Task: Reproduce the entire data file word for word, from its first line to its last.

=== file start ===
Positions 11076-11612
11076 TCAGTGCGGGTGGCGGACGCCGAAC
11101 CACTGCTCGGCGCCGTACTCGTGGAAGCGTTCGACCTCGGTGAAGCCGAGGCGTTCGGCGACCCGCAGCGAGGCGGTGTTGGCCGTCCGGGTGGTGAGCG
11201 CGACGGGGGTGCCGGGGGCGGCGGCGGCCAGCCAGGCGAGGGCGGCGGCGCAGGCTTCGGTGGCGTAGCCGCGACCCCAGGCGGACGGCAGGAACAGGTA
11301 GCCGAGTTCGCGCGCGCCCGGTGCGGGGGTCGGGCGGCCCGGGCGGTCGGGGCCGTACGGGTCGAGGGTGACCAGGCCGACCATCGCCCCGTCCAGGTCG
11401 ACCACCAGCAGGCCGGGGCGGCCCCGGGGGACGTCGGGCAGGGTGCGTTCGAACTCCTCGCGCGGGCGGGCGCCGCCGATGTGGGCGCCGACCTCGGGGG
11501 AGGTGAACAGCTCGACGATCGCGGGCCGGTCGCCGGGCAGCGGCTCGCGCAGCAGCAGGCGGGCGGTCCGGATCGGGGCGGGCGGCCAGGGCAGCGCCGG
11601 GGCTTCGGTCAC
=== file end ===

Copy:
Positions 11076-11612
11076 TCAGTGCGGGTGGCGGACGCCGAAC
11101 CACTGCTCGGCGCCGTACTCGTGGAAGCGTTCGACCTCGGTGAAGCCGAGGCGTTCGGCGACCCGCAGCGAGGCGGTGTTGGCCGTCCGGGTGGTGAGCG
11201 CGACGGGGGTGCCGGGGGCGGCGGCGGCCAGCCAGGCGAGGGCGGCGGCGCAGGCTTCGGTGGCGTAGCCGCGACCCCAGGCGGACGGCAGGAACAGGTA
11301 GCCGAGTTCGCGCGCGCCCGGTGCGGGGGTCGGGCGGCCCGGGCGGTCGGGGCCGTACGGGTCGAGGGTGACCAGGCCGACCATCGCCCCGTCCAGGTCG
11401 ACCACCAGCAGGCCGGGGCGGCCCCGGGGGACGTCGGGCAGGGTGCGTTCGAACTCCTCGCGCGGGCGGGCGCCGCCGATGTGGGCGCCGACCTCGGGGG
11501 AGGTGAACAGCTCGACGATCGCGGGCCGGTCGCCGGGCAGCGGCTCGCGCAGCAGCAGGCGGGCGGTCCGGATCGGGGCGGGCGGCCAGGGCAGCGCCGG
11601 GGCTTCGGTCAC